Lishi: Top Pick for Residential Lock Picking

May 4, 2020
The tool takes advantage of vertical keyways in a blank.

Major key catalogs contain more than 6,000 different key-blank varieties. During the early 20th century, locksmiths had to learn the differences between key blanks used by Welch, Barrows, Sager, Clinton, Reading and dozens more. Somewhere in the distant past, most of these companies disappeared along with the necessity for locksmiths to keep a sizeable inventory of obsolete blanks. Two keyways, KW1 and SC1, emerged as the popular blanks for residential hardware. Imported lock manufacturers followed along by offering either KW1 or SC1 keyways so their products could be keyed by using existing hardware.

One positive reason for using a KW1 or an SC1 keyway is that the main part of the keyway is vertical. Every depth of cut is supported by the vertical key-blade section. Some depths of cut on rounded key-blank shapes, such as Y1, might not be supported fully by the key blade, which then might deter smooth operation.

Vertical keyways also allow simplified insertion and vertical movement of lock picks. Either by design or by chance, the result of using vertical keyways is that the security of standard pin-and-driver residential locks on the market today is less than ever before. Corrugated keyways, such as Eagle, Barrows and Lockwood, have disappeared along with the security benefits of their protective rounded-blade shapes.

Lishi recently introduced individual lock picks for SC1, KW1, AM3 and BE2 keyways that take advantage of the vertical keyways. As a side note, Lishi wording apparently is used by more than one company. This article will refer to the Lishi style of lock picks and not to any specific manufacturer. (We used a KW5 Lishi pick for picking standard Kwikset pin tumbler locks in this article.) Consult your locksmith distributor for more information.

Normal lock picking while using rakes and tension wrenches isn’t a perfect art form. Skilled locksmiths might have increased lock-picking success through knowledge and experience, but it’s impossible to know exactly how long it will take before the lock plug finally rotates. One comparison might be with raking leaves: Moving one leaf in a pile while others are undisturbed is just a matter of luck. And running a rake pick across a row of tumblers has a similar effect.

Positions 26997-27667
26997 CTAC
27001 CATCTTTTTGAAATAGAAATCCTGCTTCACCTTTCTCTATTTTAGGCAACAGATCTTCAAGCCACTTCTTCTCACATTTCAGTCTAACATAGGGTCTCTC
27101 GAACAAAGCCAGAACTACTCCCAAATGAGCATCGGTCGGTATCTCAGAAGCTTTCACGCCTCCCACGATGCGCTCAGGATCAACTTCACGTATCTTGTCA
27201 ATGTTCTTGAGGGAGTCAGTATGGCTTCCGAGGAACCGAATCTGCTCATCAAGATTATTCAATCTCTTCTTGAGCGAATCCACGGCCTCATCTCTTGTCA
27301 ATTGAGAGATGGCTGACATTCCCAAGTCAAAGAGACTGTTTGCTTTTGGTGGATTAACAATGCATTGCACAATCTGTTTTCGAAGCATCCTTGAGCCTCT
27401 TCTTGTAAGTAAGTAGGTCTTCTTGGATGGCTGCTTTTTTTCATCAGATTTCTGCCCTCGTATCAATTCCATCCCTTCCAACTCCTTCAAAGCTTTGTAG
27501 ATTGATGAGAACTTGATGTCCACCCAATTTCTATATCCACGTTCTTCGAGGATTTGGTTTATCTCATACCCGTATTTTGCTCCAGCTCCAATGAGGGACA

Lishi has moved lock picking to a new level, at least for locks that contain vertical keyways. Each Lishi pick contains a plate that has markings showing the exact spacing and cut-depth heights used by a specific lock.

Lishi picks use positional lock picking. Instead of randomly raking across a row of tumblers, a Lishi pick contains one lifting probe. The probe can be set at a specific space marking, which allows each tumbler to be moved individually into the open shearline position.

Compared with using normal lock picks and tension wrenches, Lishi picks require only a small amount of training. A fold-out lever provides rotating tension, and only a small amount of tension is required.

Variables, such as pin lengths and plug-hole diameters, typically prevent successfully picking tumblers in a uniform order from first to last. Such isn’t the case with a Lishi pick. First, you insert the pick into the lock with a small amount of rotation tension. The Lishi picking routine then consists of placing the probe either at the first or last tumbler in line — depth markings are shown on the Lishi pick. Start with the deepest depth and move the probe towards shallower depths. Two things will occur: The probe either will indicate a slight stoppage as the tumbler is aligned at the shearline, or the probe can be moved through all depths without stopping.  

If no probe stoppage is indicated, then move to the next tumbler in line and repeat the same procedure. Various lengths of tumblers and tumbler-hole offset imperfections can cause variations in the picking order. This is the strength of the Lishi system. Locksmiths can move precisely from one space to the next. As one tumbler is raised to the shearline, other tumblers then will be put under tension for picking.

A secondary feature of Lishi tools is in decoding a cylinder. The plug is turned, the probe can be set at each space and the probe can be used to determine individual depths.

It took me no more than a minute to pick a KW1 lock cylinder on several Kwikset and Master Lock cylinders in my collection with the Lishi pick regardless of the key combination. People can say that a KW1 is a simple lock to pick with a rake and tension wrench. This might be true, but a Lishi pick is difficult to beat when you know exactly how long it will take and can watch the picking probe as it moves through the picking action.

One drawback is that KW5 Lishi picks won’t fit into any Kwikset SmartKey cylinder in my collection. It appears that SmartKey cylinders use a slightly narrower keyway. KW5 Lishi tools are narrow enough to fit into standard KW1 keyways but are too wide to fit into SmartKey keyways. As a result, no tests could be performed to determine whether SmartKey cylinders at least could be decoded with a Lishi pick.